Readable code requires less cognitive effort to maintain a mental model; hence, it is easier to read and maintain. A critical aspect of readability is the number of nested levels. Code is qualified as readable based on multiple criteria such as naming, consistency, formatting, and so forth. While programming, we need to maintain mental models (about overall code interactions and function implementations, for example). In general, the more nested levels a function requires, the more complex it is to read and understand.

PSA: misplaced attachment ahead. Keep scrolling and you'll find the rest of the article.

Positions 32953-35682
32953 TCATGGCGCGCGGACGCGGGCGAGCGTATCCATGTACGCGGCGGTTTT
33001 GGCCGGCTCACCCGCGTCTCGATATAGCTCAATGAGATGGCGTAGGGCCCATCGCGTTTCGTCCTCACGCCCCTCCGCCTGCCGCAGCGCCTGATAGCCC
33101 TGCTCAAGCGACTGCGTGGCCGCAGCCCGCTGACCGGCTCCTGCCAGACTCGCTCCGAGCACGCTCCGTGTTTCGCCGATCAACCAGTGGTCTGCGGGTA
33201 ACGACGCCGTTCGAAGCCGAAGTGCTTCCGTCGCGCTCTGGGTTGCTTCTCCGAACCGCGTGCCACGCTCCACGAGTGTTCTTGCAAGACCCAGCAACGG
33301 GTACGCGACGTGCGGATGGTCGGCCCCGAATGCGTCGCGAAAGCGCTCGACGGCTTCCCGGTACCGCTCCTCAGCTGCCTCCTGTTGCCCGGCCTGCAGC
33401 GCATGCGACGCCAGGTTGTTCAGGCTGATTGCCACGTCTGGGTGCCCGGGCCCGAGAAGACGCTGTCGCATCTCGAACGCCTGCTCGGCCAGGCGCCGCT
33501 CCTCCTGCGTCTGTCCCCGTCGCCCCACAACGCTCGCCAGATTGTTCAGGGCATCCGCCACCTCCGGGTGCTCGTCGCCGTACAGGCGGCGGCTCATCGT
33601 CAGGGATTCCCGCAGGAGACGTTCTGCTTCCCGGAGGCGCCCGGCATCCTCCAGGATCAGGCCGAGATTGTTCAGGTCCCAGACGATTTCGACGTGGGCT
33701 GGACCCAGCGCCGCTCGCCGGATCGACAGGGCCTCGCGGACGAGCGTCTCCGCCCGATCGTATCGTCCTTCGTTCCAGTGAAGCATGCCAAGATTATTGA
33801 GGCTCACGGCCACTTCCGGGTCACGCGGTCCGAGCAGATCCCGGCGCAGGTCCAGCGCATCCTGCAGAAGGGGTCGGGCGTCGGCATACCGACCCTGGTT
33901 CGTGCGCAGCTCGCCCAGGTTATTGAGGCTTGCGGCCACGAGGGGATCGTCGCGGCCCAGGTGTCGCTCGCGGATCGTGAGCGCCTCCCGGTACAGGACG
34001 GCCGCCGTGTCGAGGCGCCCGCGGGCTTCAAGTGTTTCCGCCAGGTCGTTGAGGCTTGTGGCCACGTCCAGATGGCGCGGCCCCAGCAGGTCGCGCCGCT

The way we reduce the unnecessary nested code
Let’s see some different applications of this rule to optimize our code for readability:
When an if block returns, we should omit the else block in all cases. For example, we have checked if the string is empty and returned an error is empty.
We can make the above function optimized by removing the else function. In this example, we flipped the condition and were able to remove else condition
Writing readable code is an important challenge for every developer. Striving to reduce the number of nested blocks, aligning the happy path on the left, and returning as early as possible are concrete means to improve our code’s readability.
- 100 Go Mistakes and how to avoid them, Teiva Harsanyi, Manning Publications Co